My point is that it is a very tricky thing to do to keeps an indy games company going and not something that most of us would have the courage to do.  Goodman are doing what they have to do.

  


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Post Posted: Tue Sep 30, 2008 5:34 pm 
 

simonmwh wrote:<<snip>>

I want there to be unlimited releases of 1E style material but it will never happen........having said that......any ideas how much it costs to get a mod published?  I know Goodman staff read this as do some ex-TSR peeps.  There are enough people here to chip in.....would we break even? :?:

My point is that it is a very tricky thing to do to keeps an indy games company going and not something that most of us would have the courage to do.  Goodman are doing what they have to do.



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[end using best Jedi Master voice]


All joking aside, I too would like to see a steady flow of (O)AD&D adventures released for the forseeable future.  My regular group prefers AD&D over all other games, and having a steady flow of newly released (O)AD&D adventures available is very appealing to this time-constrained DM.  

A number of small RPG publishers have released numerous (O)AD&D adventures over the last 3 years.  You all know the publishers by name: Expeditious Retreat Press, Pied Piper Publishing, Goblinoid Games, Ronin Arts, and Goodman Games, to name the more familiar ones.  However, as has been suggested in numerous messageboards, the actual demand for such releases from buying customers numbers in the low hundreds.  A case in point is the recently-released Saga of the Rat King, the print run for which was been reported here at the Acaeum as being 300 copies.  And copies are still available.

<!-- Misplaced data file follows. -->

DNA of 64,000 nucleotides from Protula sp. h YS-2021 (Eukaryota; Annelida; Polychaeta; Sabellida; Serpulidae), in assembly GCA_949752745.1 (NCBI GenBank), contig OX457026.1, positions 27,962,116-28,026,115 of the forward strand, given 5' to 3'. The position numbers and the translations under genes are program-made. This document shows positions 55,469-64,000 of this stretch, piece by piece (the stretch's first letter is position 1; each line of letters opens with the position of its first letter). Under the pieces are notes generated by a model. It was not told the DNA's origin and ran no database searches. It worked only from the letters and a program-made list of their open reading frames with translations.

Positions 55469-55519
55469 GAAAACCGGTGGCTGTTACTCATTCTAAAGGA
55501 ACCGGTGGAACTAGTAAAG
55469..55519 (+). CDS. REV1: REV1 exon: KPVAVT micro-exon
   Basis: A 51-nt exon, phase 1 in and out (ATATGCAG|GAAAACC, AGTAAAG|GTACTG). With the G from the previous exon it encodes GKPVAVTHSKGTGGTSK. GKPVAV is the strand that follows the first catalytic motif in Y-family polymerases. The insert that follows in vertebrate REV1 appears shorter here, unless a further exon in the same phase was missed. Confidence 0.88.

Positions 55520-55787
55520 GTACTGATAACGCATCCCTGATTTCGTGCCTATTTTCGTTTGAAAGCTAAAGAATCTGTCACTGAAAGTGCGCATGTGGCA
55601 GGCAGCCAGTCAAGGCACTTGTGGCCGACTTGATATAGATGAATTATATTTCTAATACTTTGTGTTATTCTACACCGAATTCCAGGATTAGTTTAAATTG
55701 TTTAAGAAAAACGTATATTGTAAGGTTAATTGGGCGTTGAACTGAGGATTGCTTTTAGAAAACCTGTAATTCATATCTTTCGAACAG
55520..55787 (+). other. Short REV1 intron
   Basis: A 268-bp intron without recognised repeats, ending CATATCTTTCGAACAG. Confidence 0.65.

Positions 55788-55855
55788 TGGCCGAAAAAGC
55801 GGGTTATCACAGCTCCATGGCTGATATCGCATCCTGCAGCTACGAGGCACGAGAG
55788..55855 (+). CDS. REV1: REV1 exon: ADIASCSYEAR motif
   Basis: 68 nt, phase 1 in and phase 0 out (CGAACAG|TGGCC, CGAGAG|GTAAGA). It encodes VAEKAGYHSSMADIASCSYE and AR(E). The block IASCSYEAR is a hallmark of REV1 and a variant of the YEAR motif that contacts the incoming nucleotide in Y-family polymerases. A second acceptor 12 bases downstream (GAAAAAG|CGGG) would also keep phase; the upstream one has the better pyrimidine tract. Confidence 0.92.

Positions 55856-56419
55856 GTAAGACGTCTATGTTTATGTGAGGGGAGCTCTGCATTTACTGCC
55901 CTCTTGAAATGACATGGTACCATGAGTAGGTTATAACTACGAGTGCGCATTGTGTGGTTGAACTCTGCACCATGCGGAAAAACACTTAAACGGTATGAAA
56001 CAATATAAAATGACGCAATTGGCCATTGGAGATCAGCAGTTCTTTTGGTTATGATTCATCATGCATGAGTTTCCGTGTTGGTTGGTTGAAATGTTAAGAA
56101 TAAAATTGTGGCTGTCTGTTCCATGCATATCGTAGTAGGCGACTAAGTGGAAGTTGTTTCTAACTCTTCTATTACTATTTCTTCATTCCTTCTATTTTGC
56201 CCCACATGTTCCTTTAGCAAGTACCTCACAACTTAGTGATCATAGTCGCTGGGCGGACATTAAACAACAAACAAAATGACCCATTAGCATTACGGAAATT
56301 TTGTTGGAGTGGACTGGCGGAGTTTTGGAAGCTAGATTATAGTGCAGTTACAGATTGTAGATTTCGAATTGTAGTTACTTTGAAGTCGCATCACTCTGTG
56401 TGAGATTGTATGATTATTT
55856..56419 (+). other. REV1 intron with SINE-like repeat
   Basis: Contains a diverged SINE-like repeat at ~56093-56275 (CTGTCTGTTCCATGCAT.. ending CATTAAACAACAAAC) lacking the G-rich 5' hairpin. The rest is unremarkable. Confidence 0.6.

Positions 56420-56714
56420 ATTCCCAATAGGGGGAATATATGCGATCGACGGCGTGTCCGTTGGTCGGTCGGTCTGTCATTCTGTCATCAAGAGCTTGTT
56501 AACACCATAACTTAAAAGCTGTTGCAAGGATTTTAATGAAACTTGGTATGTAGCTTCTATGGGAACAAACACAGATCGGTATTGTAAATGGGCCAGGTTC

I am presently doing some hands-on research to see what the cost model would look like to do a print release of a typical AD&D module.  I can tell you that the printing costs by themselves are all over the chart, from as low as $2 per copy to well over $6 per copy.  The other costs that factor into a module's release (artwork, writing and development, editing, layout, not to mention marketing and distribution) are likewise all over the chart.  

Where the rubber meets the road, so to speak, from the research that I've done to this point is whether the number of actual units sold will be sufficient to cover not only the complete cost of the first module, but will also provide some funding for the next release.   In other words, will the first module pay for itself and provide (to one degree or another) for a self-sustaining and self-funding enterprise?.  

If the answer is a yes, then there's viability.  If the answer is no, the first release doesn't generate enough sales to pay for itself and part of the next one, then the enterprise is doomed to be a short-lived cash suck on the principals involved.

While I don't really have anything concrete to talk about at this stage, I am continuing with the research and am encouraged by my findings to date.  
If this comes together, please be asured that you all will be among the first to know.  

Jon



  


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Post Posted: Tue Sep 30, 2008 8:44 pm 
 

TacoJohn is going rogue? I have to confess that I'd get in line for more mexican goodness.

  


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Post Posted: Wed Oct 01, 2008 1:40 pm 
 

DCC #30: Vault of the Dragon Kings Tournament Edition (Box Set)

http://www.rpgshop.com/default/dcc-30-vault-of-the-dragon-kings-tournament-edition-1.html

Hi all,

I know the DCC #30 box sets have been rather difficult to locate recently, but RPGShop.com has a few of these left at their distributor ($67.29 + shipping). I ordered one set last Thursday and it arrived today in minty, shrink wrapped condition.  (And yes, I'm not going to open it! ;)

The owner of the store was very courteous and even confirmed that the box sets were in stock with his distributor before I placed my order.  Anyway, thought others here might want to pick up the deal while it lasts.

Get 'em while they're hot! :D  :D